Also, Water Is Wet

When a SpaceX Dragon spacecraft connected with the International Space Station on May 25, 2012, it made history as the first privately-built spacecraft to reach the ISS. The Dragon was the result of a decision 6 years prior—in 2006, NASA made an “unprecedented” investment in SpaceX technology. A new financial analysis shows that the investment has paid off, and the government found one of the true bargains of the 21st century when it invested in SpaceX.

A new research paper by Edgar Zapata, who works at Kennedy Space Center, looks closely at the finances of SpaceX and NASA. “There were indications that commercial space transportation would be a viable option from as far back as the 1980s,” Zapata writes. “When the first components of the ISS were sent into orbit 1998, NASA was focused on “ambitious, large single stage-to-orbit launchers with large price tags to match.”

“…ambitious, large single stage-to-orbit launchers with large price tags to match.” NA$A? You don’t say.

Here is one of the reasons that I continue to hammer NA$A:

Zapata estimates that SpaceX launches cost NASA around $89,000 per kilogram of cargo delivered to the space station. There’s no telling what precisely would have come from a cargo spacecraft developed by NASA, but Zapata estimates that it would be $272,000 per kg.

For future commercial crew missions sending astronauts into space, Zapata estimates that it will cost $405 million for a SpaceX Dragon crew deployment of 4 and $654 million for a Boeing Starliner, which is scheduled for its first flight in 2019. That sounds like a lot, and it is, but Zapata estimates that its only 37 to 39 percent of what it would have cost the government.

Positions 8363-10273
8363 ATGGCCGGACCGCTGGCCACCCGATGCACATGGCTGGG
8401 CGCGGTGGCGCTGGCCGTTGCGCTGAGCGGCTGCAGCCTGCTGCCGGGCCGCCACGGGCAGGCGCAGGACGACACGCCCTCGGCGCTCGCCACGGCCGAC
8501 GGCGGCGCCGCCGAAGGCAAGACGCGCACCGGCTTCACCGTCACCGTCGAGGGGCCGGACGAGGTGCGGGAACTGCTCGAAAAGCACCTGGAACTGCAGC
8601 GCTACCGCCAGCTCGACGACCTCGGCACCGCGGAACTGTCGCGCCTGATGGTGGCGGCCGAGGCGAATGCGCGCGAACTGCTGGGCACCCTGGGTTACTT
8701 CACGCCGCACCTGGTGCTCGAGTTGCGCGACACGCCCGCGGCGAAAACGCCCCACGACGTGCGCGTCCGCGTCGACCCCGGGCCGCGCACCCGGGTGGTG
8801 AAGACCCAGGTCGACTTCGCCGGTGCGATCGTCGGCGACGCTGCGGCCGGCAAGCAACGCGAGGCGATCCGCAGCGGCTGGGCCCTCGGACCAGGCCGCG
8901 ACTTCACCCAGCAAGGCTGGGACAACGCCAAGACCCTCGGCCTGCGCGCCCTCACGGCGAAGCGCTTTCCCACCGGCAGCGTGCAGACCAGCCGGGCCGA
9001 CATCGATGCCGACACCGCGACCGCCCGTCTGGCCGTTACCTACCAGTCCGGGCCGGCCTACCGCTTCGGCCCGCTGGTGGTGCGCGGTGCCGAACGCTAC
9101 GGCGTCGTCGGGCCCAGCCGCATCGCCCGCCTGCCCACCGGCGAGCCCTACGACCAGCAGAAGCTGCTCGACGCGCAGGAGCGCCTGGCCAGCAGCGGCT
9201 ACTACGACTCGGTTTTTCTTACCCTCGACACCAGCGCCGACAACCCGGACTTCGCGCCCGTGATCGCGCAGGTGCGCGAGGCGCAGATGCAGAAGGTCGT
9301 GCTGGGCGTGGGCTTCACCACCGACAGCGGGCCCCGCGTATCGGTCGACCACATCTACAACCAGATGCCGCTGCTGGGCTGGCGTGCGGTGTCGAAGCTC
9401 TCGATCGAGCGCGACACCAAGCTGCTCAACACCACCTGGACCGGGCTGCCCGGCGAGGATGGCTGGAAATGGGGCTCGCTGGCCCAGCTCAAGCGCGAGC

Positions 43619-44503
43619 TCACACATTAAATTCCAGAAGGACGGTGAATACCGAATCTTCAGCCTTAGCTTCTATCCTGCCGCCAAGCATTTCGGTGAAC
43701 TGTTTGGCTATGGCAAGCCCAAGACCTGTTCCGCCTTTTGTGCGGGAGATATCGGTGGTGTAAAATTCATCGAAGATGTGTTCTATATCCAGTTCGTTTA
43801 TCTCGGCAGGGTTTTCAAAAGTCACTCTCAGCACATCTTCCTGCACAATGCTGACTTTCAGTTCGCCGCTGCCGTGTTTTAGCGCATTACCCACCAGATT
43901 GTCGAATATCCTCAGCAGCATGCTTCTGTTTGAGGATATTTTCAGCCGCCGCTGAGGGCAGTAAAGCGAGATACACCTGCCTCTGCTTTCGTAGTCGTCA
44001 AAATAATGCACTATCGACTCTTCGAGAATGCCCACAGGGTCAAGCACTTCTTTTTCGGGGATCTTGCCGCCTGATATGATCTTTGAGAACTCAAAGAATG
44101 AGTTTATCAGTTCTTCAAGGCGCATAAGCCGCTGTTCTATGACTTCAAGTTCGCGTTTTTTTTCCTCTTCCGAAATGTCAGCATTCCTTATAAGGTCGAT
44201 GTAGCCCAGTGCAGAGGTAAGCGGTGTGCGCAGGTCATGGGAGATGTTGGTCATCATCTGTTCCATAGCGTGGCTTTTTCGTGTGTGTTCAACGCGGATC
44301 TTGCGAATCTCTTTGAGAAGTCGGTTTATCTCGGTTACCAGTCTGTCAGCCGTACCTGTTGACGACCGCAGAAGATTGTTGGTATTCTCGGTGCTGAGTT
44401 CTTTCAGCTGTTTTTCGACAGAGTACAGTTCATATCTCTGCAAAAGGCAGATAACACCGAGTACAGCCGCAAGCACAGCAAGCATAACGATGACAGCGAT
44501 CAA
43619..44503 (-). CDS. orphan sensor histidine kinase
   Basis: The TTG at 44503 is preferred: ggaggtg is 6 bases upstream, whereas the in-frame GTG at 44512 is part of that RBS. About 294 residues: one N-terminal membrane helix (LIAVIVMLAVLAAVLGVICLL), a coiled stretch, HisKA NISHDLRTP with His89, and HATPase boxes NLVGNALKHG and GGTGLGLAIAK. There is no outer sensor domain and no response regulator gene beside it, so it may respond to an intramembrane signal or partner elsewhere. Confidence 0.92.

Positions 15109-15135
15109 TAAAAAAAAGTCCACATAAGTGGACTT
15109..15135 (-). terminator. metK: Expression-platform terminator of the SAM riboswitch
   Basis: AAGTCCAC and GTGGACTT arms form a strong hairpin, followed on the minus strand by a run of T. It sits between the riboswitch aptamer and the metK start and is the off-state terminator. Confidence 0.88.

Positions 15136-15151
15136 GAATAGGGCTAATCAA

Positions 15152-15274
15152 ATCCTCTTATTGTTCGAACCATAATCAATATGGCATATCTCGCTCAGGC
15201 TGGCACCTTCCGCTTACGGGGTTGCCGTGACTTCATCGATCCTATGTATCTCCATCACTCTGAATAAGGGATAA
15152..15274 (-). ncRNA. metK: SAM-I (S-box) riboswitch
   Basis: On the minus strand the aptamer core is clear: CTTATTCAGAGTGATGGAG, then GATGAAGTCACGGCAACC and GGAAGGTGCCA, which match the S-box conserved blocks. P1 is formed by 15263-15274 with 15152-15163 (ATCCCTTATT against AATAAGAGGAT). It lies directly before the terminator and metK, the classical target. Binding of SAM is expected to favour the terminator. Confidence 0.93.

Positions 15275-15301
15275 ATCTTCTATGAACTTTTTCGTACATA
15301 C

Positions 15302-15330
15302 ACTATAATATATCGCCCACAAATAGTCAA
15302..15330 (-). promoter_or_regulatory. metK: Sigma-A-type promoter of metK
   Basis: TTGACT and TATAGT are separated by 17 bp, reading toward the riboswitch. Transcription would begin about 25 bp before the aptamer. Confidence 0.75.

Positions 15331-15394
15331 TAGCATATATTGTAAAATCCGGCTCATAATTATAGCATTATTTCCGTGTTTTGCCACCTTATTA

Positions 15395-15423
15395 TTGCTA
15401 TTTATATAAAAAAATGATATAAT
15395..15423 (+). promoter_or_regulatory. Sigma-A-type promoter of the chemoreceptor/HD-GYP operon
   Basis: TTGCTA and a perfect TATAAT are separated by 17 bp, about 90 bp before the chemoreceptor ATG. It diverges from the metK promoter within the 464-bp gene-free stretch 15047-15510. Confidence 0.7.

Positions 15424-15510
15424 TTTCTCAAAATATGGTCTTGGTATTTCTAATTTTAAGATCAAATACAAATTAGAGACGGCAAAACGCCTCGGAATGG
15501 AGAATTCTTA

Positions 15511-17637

Amazing how an entity manages to lower costs when they’re spending their own money, eh?

If the money angle fails to move you, here’s this:

Unlike truly exotic propulsion proposals using antimatter or nuclear fusion, researchers have long considered nuclear fission rockets technologically feasible. Concrete development began with the Atomic Energy Commission’s Project Rover in 1955 — three years before NASA’s founding — and continued with the NERVA rocket prototype, which fired for nearly 2 hours straight during ground tests before budget cuts ended development in 1972.

By then, NASA had already canceled Apollo 18 through 20, as well as Saturn V rocket production. When Mars plans followed suit, the multibillion-dollar NERVA project lost its main purpose, Houts said. The technology saw a brief revival in the late ’80s and early ’90s with the Space Nuclear Thermal Propulsion (SNTP) program, which also ran out of funding before flight testing.

But now, with interest turning back toward Mars, past research is finding new life in current projects.

NA$A, being a Gummint agency, is subject to the waxing and waning of political fortunes. And for those of you who are slow to catch on, this is a problem. The reasons that exist for getting humanity off-planet don’t care about public opinion or which group of criminals happen to be running DC at any given time.

Even though I think that public support is one of the least important factors here, here’s this:

The article is basically an interview of Andy Weir (The Martian), so don’t bother clicking through if you’re not interested. The point is both the headline and where it was published. Again, the percentage of people that support a given program is pretty irrelevant, after all, when was the last time (or any time, for that matter) you heard about the NA$A budget being a campaign issue?

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